Tomahawks soldier recognized for his contribution to the 23rd Infantry Regiment

1-2 SBCT, 7th Infantry Division
Story by Staff Sgt. Christopher McCullough

Date: 03.22.2013
Posted: 03.25.2013 16:19
News ID: 104065
Tomahawks soldier recognized for his contribution to the 23rd Infantry Regiment

JOINT BASE LEWIS-MCCHORD, Wash. – Thirteen soldiers and airmen from I Corps, 7th Infantry Division and its subordinate units and other unit entities from Joint Base Lewis-McChord were formally recognized for their hard work, dedication and demonstrated professionalism in improving the readiness of I Corps and the JBLM community, March 22, at the Cascade Club.

Lt. Gen. Robert B. Brown, commanding general of I Corps, said these soldiers — including Sgt. 1st Class Curtis A. James from 1st Battalion, 23rd Infantry Regiment, 3rd Brigade, 2nd Infantry Division — were chosen above their peers to be honored at the first of what is slated to become a quarterly, post wide recognition ceremony.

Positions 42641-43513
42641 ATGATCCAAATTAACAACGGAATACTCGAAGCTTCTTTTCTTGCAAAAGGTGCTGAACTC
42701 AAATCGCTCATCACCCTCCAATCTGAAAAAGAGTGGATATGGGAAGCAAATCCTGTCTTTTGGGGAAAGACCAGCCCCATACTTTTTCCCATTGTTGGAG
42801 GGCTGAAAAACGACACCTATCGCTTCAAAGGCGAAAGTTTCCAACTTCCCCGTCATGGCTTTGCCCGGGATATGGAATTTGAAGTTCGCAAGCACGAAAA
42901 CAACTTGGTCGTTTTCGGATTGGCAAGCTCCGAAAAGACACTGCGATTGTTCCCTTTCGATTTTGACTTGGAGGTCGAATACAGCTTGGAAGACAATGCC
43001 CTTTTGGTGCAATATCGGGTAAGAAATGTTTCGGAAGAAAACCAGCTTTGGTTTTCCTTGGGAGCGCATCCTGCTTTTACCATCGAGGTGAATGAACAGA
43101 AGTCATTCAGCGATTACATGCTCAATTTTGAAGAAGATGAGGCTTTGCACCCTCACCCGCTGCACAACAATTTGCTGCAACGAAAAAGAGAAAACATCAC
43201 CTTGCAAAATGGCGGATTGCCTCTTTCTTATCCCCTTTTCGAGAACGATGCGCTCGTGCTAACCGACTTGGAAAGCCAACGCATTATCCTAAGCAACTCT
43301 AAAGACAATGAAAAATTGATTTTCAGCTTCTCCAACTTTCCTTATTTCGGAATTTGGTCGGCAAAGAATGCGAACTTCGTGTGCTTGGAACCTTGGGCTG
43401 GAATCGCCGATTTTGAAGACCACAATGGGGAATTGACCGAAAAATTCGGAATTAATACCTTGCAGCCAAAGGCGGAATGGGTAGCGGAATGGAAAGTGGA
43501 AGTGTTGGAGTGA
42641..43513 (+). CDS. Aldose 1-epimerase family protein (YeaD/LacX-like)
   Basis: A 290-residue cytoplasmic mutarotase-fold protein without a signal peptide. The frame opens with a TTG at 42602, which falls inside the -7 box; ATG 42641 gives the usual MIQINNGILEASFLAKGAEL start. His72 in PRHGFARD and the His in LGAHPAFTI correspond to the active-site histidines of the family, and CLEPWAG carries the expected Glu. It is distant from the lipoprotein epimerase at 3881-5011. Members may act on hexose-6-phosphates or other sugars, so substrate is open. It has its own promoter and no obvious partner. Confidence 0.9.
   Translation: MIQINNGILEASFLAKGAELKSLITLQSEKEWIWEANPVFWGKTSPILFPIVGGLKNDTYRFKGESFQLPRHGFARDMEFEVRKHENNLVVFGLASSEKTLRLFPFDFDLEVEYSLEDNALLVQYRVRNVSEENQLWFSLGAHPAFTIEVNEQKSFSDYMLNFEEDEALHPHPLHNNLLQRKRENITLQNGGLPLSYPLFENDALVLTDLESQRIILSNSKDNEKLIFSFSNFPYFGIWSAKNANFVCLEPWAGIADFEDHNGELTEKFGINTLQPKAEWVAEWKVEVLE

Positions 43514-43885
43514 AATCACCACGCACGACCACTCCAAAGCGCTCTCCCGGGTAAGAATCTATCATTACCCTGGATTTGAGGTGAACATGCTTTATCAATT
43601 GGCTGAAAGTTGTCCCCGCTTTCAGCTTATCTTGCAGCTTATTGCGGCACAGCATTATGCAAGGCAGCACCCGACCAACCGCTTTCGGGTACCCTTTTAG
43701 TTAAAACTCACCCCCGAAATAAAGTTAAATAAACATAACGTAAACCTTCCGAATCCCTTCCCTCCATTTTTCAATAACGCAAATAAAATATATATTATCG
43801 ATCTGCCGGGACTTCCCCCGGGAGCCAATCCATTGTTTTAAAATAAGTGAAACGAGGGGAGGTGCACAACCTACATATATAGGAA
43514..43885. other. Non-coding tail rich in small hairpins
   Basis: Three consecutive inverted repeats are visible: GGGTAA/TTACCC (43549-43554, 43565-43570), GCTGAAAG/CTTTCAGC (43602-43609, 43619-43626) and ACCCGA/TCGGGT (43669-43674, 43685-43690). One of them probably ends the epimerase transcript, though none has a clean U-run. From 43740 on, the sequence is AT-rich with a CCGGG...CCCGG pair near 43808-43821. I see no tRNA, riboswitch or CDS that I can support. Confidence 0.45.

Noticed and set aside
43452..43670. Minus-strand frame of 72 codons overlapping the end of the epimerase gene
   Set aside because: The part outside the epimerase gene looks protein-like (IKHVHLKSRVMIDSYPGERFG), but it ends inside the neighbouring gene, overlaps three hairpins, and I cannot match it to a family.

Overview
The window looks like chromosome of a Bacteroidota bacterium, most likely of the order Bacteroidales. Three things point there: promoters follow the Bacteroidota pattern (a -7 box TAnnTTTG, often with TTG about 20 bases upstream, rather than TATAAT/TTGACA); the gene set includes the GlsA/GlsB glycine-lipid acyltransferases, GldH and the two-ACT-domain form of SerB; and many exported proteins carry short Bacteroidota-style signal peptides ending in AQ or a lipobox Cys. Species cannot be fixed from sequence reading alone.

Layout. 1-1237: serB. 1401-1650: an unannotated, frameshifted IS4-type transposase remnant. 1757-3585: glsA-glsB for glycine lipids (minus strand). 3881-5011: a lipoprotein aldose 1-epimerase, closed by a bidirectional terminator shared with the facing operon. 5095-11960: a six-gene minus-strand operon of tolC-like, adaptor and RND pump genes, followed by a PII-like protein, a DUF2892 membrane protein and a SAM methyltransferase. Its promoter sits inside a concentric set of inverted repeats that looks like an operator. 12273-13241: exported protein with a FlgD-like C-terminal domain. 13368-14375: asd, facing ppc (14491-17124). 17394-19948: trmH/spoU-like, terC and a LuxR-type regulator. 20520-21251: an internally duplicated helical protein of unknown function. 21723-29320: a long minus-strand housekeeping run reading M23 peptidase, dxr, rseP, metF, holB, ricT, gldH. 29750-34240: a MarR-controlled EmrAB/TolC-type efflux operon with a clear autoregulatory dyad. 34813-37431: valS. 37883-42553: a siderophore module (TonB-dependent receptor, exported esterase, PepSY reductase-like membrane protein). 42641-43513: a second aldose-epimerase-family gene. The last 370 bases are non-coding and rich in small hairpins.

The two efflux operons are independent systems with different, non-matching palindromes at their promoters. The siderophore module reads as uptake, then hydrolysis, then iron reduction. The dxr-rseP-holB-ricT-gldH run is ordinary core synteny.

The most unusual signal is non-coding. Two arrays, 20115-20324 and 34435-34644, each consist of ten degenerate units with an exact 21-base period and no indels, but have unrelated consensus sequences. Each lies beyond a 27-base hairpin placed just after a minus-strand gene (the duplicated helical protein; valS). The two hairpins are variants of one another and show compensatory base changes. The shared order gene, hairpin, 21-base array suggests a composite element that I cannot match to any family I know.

The event was presided over by Brown and Command Sgt. Maj. John W. Troxell, I Corps command sergeant major.

"This is about celebrating," said Brown. "We're not that great, as a military, of occasionally patting ourselves on the back and saying 'job well done.' Every now and then … we'd like to recognize those folks out there that are working hard."

Brown presented a commander's coin to James for his service as the rear detachment First Sergeant of 1-23 Inf. Reg., during which time he volunteered numerous hours to research and preserve historical artifacts related to three battalions of the 23rd Infantry Regiment serving at JBLM.

However, according to the 1-23 Inf. Battalion command sergeant major, Command Sgt. Maj. Eric C. Volk, James was recommended for accomplishing much more than that.

"On top of that, the three major things we recommended him for [were that] he volunteered to stay in the Army a little longer to take care of our rear detachment, so he was taking care of all our families during the deployment; and taking care of our soldiers coming back that were wounded and processing out of the Army," Volk explained. "He put [his own medical evaluation board] on hold to take care of the battalion. That's selfless service right there."